I don't think I realized until recently how much of this improvisational cooking had seeped into my being. As I pondered what I needed at the grocery store yesterday, I began to poke around refrigerator, freezer and pantry shelves only to discover that if I did go to the store, I would be hard pressed to find anywhere to put the things I might buy. I resolved then and there to use what I had before I went back to the store.

I found a rice mix in the pantry, a flank steak in the freezer and some veggies and decided to see what I could do with them. I set the rock solid steak out and said a little prayer that it would thaw before dinner and it did (mostly). Steve grilled some corn to mix with the rice, while I made a quick pico de gallo and green chile sauce for the steak, seasoned up the steak and eventually set out the meal for my family.

As we sat down to eat, I was awaiting the usual chatter and food avoidance techniques my boys usually try, but all I heard was chewing and forks hitting plates. Nobody dissected food and speculated on whether dinosaurs would have eaten it. Nobody called it "interesting" or "a change of pace". Nobody assured me that his stuffed puppy said he didn't have to eat it. They loved it! Every once in a while you hit the jackpot with a MacGyver meal. Now, I wonder if they'll be so excited when I try to use up all that broccoli, cauliflower and butternut squash puree I have in the freezer next week?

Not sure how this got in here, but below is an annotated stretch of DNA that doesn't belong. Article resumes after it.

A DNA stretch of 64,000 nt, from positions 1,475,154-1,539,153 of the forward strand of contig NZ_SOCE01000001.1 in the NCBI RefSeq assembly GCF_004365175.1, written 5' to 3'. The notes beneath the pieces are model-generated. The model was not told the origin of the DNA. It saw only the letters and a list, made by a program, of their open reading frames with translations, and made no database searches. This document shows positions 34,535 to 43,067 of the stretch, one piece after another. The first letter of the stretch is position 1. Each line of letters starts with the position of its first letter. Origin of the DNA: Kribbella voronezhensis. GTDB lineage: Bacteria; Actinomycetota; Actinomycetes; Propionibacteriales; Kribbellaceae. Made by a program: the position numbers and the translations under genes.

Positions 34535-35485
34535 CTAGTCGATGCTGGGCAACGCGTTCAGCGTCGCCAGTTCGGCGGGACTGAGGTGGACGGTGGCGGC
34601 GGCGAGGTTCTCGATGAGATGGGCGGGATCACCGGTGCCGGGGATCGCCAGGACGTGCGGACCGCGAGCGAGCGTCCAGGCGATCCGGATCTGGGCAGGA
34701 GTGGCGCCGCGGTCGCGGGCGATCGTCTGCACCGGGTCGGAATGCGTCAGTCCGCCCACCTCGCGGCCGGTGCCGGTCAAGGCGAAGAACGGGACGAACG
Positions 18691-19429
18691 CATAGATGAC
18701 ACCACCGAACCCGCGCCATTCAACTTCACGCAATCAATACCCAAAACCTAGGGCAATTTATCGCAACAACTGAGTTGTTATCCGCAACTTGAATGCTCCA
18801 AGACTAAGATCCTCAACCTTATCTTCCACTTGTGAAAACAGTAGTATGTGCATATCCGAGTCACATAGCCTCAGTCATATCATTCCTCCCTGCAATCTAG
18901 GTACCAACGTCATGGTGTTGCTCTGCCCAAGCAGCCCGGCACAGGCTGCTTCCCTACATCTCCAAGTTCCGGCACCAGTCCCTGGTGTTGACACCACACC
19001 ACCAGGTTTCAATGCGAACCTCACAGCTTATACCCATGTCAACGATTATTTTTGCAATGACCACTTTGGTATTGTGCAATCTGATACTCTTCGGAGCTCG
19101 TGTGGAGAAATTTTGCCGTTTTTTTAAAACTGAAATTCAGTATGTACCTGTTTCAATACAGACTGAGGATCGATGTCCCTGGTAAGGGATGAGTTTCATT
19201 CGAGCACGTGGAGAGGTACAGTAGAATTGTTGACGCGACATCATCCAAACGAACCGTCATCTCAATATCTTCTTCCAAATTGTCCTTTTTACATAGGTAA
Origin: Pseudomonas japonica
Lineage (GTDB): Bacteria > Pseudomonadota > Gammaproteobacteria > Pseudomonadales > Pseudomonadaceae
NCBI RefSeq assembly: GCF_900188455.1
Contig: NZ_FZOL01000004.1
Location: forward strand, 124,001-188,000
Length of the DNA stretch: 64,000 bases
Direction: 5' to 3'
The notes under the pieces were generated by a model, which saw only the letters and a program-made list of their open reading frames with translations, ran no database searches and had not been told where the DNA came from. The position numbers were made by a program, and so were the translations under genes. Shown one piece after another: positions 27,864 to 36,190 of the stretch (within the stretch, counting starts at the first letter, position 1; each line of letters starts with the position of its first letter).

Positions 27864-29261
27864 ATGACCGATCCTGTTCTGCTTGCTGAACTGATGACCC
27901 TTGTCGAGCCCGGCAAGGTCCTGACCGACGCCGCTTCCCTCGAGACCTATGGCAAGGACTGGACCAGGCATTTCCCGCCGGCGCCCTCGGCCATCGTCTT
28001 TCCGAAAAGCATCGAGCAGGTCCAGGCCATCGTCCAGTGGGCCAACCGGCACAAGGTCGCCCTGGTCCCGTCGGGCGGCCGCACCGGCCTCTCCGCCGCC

Spice Rubbed Flank Steak
Sprinkle a flank steak with salt, pepper, garlic powder, coriander, cumin, crushed red pepper flakes and grill seasoning.
Grill 6-8 minutes on each side. Allow to rest 10 minutes and slice thinly against the grain. You can also put this under the broiler for 10 minutes on each side.

Quick Mild Pico de Gallo
Grape tomatoes (quartered)
Handful of cilantro (chopped)
Purple onion (finely diced)
Juice of 2 limes
Mix all ingredients and chill.

Green Chile Sauce
Fresh or canned tomatillos
Canned green chiles
Lime Juice
Buzz together in blender until smooth.

Quick Yellow Rice
Grilled corn on the cob
1 pkg. Saffron Rice
Add grilled corn cut off the cob to prepared rice and stir.

Friday, August 1, 2008

Books, Books, Books...

As a kid, I always had my nose in a book. One of my earliest memories is as a five year old waiting up until my sisters and brother went to sleep so I could sneak out of my room and get the Cinderella book I checked out of the library earlier that day. My mom graciously indulged me a quick reading before sending me off to bed with a loving swat followed by, "...and stay in bed this time."

This slowly melted into my elementary summers with Nancy Drew and the gang in River Heights. I was sucked in by catchy titles like The Spider Sapphire Mystery and The Sign of the Twisted Candles. I struggled my way through unfamiliar vocabulary and along the way developed a knack for decoding word meaning that I still use today.